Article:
The phrase “survival of the fittest” originated from Charles Darwin’s evolutionary theory which highlights the concept that adaptation will lead to eventual long-term survival and success.  This theory holds value more so than ever as over the span of just a few weeks the entire global economy has been interrupted by the COVID-19 pandemic. Many organization went from record breaking revenue volumes to a seismic downturn once COVID-19 wreaked havoc across the globe.

This article will help highlight how entire industries have been practicing Charles Darwin’s theory as organizations have adapted and evolved from their standard offerings in order to survive and thrive during these challenging times.

From Vodka to Hand Sanitizer

When distilleries across America were forced to shut their doors indefinitely as a result of the COVID-19 pandemic, a shortage arose within a completely different marketplace that needed to be resolved.  As citizens began purchasing PPE and other vital supplies to keep themselves safe while sheltering in place, hand sanitizer quickly became a hot commodity.  Many distilleries identified this need and immediately pivoted their operation to answer the call for their local communities.  Across the nation in just a matter of days distilleries halted their production of grain alcohol and began producing hand sanitizer from 55 gallon drums to pints, liters and any other kind of containers they could get their hands on.  Many distilleries also provided high quality products by utilizing the exact ingredients, standards and guidelines required by WHO (World Health Organization) to establish complete transparency and trust with consumers.

From Trade Shows to Field Hospitals

Many event planning organizations that design and build custom structures for trade shows found themselves without a market to service indefinitely due social distancing in place.  In addition, facilities such as Convention Centers these organizations often utilized were being transformed into temporary field hospitals in order to support the surge of patients forecasted for COVID-19.  These event planning agencies identified an immediate need to help support the development and construction of these temporary hospitals.  As a result, they pivoted their services to provide labor, walls, tables, tents and other miscellaneous furniture and structural needs to help build a fully operational hospital.  This rapid response from event agencies large inventory of product offerings played a crucial part in providing their communities with an immediate need for creating temporary structures overnight.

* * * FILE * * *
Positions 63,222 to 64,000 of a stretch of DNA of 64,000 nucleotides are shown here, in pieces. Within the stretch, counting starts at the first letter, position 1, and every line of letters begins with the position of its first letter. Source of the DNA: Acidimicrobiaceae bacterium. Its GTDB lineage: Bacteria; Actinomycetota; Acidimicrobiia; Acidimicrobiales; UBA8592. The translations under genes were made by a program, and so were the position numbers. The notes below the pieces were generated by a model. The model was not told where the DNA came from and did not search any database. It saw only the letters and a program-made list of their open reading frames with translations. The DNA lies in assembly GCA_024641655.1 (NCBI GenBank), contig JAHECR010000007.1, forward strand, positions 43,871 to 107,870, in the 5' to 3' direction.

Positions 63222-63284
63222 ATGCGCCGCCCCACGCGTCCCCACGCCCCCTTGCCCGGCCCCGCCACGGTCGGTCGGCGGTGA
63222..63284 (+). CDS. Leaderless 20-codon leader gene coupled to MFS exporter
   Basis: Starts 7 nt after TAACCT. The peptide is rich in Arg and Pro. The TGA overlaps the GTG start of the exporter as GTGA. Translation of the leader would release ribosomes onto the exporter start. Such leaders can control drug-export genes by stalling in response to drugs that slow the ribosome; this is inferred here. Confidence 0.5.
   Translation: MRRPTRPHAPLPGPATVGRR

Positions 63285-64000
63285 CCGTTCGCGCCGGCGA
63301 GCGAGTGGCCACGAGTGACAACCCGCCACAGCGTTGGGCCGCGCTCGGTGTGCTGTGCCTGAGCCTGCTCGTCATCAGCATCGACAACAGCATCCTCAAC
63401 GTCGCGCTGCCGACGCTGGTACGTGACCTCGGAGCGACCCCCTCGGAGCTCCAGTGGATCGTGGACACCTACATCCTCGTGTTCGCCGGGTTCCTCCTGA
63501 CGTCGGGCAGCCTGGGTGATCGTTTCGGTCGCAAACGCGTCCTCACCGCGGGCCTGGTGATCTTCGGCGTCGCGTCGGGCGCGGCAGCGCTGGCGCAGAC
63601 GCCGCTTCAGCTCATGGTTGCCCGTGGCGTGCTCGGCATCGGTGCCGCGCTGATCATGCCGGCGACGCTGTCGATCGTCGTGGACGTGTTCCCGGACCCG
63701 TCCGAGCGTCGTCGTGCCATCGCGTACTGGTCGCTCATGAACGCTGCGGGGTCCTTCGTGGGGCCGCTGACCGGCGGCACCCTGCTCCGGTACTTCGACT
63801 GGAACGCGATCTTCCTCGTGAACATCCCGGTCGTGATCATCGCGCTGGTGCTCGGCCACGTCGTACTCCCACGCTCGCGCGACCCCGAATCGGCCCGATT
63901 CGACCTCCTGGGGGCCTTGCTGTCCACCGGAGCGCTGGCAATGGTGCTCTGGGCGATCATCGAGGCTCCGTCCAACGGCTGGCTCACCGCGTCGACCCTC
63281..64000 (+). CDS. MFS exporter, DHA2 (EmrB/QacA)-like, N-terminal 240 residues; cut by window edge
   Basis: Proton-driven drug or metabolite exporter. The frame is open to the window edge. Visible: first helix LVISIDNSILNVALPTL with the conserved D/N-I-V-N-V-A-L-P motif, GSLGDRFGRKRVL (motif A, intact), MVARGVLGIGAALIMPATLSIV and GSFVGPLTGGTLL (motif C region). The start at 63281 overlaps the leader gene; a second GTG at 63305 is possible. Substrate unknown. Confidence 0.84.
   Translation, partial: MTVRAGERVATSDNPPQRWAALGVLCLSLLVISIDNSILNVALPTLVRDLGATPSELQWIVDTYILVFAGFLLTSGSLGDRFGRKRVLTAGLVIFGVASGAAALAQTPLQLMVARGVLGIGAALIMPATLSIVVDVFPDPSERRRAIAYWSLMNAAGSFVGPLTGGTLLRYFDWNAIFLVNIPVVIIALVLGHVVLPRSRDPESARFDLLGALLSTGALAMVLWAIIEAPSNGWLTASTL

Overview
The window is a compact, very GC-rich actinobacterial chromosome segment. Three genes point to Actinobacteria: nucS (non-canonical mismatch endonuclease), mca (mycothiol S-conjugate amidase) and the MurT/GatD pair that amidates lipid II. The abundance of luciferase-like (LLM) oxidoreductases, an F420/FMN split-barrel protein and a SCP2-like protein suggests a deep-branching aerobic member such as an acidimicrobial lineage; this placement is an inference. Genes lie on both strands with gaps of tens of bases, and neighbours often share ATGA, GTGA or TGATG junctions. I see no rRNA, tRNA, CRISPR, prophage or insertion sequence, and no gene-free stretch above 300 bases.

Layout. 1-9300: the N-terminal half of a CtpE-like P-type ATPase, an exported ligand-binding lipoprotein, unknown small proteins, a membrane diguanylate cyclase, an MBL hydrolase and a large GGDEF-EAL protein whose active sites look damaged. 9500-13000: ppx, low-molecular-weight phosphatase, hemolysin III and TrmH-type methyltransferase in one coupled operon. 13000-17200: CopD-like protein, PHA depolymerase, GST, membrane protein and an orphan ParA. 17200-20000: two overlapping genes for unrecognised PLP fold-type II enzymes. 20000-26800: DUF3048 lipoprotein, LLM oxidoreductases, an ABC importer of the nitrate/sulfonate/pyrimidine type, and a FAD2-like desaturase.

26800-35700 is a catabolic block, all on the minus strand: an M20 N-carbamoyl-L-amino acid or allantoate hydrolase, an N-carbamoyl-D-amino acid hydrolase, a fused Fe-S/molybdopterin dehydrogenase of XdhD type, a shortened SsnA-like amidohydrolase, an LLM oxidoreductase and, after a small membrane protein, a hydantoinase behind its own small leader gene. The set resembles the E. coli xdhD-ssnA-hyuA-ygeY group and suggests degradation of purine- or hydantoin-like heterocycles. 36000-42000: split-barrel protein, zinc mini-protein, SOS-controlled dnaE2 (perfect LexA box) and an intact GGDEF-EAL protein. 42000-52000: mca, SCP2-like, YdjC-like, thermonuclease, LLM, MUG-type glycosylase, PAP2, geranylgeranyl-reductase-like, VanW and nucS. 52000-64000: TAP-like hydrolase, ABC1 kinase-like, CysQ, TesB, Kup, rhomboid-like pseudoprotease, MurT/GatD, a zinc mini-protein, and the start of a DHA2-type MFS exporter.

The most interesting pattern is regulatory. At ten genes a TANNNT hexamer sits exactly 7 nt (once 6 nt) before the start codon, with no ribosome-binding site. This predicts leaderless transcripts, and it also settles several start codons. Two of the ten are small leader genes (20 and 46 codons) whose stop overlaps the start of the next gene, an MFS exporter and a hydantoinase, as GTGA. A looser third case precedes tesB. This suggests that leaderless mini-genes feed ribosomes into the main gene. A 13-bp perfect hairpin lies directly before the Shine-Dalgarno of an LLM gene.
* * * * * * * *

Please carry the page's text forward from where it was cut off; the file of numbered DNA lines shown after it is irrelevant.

From Clothing to Facemasks 

Clothing retailers across the country were forced to close their doors indefinitely in response to mandated social distancing orders.  As a result, many clothing manufacturers were left with an excess of raw materials and a lack of shelving space to sell their goods.  As citizens began taking their own measures of protecting themselves from the virus, one PPE product that became a hot commodity were facemasks.  Clothing manufacturers immediately identified this need and began pivoting their operations to meet this demand overnight.  Raw materials immediately transitioned to facemask production and any overstocked inventory was taken off the shelves and altered to help meet the need of bulk orders.  Retailers also shifted their operation to drive facemask sales through online ordering and shipping in order to continue practicing social distancing while still providing an essential service for the community.

While each of these industries noted above are very different in terms of product offerings, one thing that remains constant is the ability to identify and pivot their operations to survive.  Identifying and satisfying a new market need enabled these organizations to keep their revenue stream flowing during times of economic uncertainty in order to stay afloat.  The global economy is still facing much uncertainty in the coming months, but one concept that will remain true is the fact that only the strongest organizations will survive.

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Ryan Ganley

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